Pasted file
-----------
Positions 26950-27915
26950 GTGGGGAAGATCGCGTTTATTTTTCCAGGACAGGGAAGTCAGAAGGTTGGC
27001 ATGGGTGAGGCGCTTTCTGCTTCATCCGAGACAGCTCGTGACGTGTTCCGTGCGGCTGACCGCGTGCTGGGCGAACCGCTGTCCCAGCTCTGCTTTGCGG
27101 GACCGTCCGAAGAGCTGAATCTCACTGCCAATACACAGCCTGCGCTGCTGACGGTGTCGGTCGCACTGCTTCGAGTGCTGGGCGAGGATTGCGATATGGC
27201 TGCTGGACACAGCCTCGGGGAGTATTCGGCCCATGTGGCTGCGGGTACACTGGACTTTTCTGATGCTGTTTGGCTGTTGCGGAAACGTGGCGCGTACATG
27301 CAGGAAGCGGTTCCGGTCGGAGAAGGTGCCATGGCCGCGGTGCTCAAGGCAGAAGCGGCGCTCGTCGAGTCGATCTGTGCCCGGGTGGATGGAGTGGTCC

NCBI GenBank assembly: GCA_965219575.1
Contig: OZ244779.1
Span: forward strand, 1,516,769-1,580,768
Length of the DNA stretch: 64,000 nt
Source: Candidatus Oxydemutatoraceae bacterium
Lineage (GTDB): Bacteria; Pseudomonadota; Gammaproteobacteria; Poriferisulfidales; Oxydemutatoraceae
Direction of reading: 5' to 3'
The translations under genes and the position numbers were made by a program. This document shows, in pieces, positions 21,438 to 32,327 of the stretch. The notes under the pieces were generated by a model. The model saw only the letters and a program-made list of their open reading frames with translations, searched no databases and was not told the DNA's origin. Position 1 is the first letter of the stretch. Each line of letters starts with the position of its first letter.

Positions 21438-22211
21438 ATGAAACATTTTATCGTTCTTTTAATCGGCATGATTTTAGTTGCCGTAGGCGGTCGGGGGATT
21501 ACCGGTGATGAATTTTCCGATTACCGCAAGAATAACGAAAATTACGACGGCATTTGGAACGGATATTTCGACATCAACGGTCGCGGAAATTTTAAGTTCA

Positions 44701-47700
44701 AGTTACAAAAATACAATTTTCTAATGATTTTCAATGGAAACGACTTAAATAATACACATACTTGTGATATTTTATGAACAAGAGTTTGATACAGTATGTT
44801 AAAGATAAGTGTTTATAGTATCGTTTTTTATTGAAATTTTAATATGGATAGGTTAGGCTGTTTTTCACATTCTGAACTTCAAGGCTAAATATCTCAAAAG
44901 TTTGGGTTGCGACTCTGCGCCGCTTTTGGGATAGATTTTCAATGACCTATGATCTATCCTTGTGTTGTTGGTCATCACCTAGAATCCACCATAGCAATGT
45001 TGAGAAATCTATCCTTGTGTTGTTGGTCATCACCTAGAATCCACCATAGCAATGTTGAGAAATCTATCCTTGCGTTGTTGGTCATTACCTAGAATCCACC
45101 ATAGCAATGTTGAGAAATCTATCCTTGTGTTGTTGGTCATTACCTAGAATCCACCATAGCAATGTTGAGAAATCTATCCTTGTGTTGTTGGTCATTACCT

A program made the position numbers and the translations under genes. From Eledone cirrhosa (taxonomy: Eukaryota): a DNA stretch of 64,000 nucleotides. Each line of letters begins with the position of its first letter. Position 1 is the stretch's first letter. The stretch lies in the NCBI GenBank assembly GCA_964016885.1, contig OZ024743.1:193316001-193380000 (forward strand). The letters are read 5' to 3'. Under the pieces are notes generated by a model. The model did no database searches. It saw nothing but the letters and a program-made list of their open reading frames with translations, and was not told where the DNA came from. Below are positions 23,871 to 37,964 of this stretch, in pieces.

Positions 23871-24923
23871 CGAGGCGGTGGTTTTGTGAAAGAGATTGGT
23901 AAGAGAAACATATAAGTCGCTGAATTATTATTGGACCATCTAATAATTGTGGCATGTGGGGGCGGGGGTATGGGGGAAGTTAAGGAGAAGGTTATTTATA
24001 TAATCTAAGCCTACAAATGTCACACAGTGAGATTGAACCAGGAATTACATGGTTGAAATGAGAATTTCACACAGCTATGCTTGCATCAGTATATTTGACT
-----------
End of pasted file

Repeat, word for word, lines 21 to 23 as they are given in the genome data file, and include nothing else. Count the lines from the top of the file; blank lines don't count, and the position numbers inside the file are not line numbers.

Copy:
44901 TTTGGGTTGCGACTCTGCGCCGCTTTTGGGATAGATTTTCAATGACCTATGATCTATCCTTGTGTTGTTGGTCATCACCTAGAATCCACCATAGCAATGT
45001 TGAGAAATCTATCCTTGTGTTGTTGGTCATCACCTAGAATCCACCATAGCAATGTTGAGAAATCTATCCTTGCGTTGTTGGTCATTACCTAGAATCCACC
45101 ATAGCAATGTTGAGAAATCTATCCTTGTGTTGTTGGTCATTACCTAGAATCCACCATAGCAATGTTGAGAAATCTATCCTTGTGTTGTTGGTCATTACCT